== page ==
Another example is the question of science and secularisation. Martin makes it very clear that on the evidence ‘there is no consistent relation between a degree of scientific advance and a reduced profile of religious influence, belief and practice’ (p119). Why is it so often thought otherwise? It is because ‘the power of master narratives, especially the Enlightenment master narrative, can cloud over the sociologically obvious in favour of an “obvious” but false hypothesis about religion receding as science advances’ (p120).
As there is no one powerful and simple story of secularisation there is also no one straightforward story of the future of Christianity. It all depends. Martin holds (‘tentatively,’ he writes) that Western Europe’s secularity is an exception to the world scene, not its inevitable future. On the other hand, where Marxism and politics generally have failed to fulfil their grand vision ‘the religious impulse flourishes, either in relation to national and territorial consciousness, of which Islamism and Hindu nationalism are the most obvious instances, or else through the transnational voluntary association, of which Pentecostalism is the most energetic contemporary expression’ (p83). And yet Martin does not think there is much in the ‘God is Back’ thesis, which holds that secularisation has gone into reverse, either. While the state of affairs in the special situation of the USA is fairly steady, in Latin America and Africa the situation is of ‘the persistence of largely inspirited universes for which secularisation and de-secularisation are alike largely irrelevant’ (p1o4). At one point however he does allow himself this one summary statement: ‘The future of Christianity depends not on what scientific advance may show, but on whether the Christian drama continues to make sense’ (p43).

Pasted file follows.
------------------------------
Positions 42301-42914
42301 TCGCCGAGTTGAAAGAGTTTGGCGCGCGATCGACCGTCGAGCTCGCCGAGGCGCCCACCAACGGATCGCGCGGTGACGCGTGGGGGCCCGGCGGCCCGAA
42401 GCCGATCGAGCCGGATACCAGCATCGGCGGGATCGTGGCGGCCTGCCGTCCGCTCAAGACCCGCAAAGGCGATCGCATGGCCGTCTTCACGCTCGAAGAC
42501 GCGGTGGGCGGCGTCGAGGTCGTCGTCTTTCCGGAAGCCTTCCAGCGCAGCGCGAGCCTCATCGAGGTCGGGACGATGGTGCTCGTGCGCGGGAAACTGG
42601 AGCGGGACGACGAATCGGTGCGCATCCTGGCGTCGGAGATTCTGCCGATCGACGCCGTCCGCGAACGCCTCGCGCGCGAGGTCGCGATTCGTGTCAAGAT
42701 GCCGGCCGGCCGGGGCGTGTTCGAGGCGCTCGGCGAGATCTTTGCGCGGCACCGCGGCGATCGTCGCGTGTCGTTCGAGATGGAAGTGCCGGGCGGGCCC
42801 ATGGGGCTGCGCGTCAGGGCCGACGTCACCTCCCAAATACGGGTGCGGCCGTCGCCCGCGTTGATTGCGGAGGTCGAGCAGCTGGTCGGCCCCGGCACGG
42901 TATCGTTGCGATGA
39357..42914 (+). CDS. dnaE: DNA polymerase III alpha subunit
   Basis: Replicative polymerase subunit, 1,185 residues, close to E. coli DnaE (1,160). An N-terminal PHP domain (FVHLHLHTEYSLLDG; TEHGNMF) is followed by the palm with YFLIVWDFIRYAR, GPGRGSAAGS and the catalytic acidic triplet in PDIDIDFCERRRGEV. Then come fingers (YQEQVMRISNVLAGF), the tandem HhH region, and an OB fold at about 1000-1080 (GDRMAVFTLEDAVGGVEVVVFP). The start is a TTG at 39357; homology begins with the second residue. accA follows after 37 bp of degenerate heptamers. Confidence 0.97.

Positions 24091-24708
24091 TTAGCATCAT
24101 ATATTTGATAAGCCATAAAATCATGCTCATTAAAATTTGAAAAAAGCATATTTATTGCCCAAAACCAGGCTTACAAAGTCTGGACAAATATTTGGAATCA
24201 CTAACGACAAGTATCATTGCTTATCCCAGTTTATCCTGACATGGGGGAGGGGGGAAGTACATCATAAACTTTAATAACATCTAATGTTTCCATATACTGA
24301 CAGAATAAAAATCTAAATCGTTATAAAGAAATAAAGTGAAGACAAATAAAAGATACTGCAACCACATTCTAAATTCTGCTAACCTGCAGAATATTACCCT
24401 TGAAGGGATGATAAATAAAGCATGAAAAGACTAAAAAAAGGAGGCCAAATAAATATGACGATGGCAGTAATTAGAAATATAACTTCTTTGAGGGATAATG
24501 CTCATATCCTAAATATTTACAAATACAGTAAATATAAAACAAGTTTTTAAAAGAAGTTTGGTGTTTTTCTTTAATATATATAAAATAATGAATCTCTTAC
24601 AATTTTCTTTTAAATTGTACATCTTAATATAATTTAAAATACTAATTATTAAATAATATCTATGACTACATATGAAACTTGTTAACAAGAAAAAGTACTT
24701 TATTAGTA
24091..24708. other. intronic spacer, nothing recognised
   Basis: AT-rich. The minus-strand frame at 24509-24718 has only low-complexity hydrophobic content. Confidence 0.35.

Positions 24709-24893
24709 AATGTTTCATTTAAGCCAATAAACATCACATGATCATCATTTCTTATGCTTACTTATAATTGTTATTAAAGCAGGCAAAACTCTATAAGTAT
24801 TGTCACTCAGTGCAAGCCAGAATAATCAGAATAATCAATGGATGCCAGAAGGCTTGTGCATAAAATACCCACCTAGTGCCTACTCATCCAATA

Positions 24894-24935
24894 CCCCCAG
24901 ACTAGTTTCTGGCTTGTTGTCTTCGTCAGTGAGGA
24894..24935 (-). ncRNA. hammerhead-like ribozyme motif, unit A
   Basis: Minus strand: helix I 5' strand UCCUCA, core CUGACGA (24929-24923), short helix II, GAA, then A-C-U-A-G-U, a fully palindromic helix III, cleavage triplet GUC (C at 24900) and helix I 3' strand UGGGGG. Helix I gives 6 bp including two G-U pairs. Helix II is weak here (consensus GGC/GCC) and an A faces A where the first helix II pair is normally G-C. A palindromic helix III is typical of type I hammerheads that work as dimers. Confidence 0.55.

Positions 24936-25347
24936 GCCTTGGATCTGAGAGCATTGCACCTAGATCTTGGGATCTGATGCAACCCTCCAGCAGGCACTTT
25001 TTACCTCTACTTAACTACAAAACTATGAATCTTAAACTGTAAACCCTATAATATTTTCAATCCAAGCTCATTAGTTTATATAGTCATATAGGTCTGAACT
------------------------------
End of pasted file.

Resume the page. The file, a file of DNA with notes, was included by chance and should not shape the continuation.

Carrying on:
The book is riddled with remarkable insights which are extremely helpful. For example, Martin understands that a religion has a ‘repertoire that extends over a distinctive spectrum, with some central tendencies and many marginal possibilities’ (p195) and that ‘the cultural realisation of those themes will vary enormously according to type of society, type of social context, and historical situation’ (p167). This means that Christian faith is played out in different ways depending upon its social context in different historical moments: the Roman Empire, the Middle Ages, the Reformation; and in different places: eastern Europe, western Europe, South America. For example, he writes ‘There is no inherent connection between Christianity and democracy, but there are elements in its repertoire which can be given democratic inflection under particular and favourable circumstances’ (p18).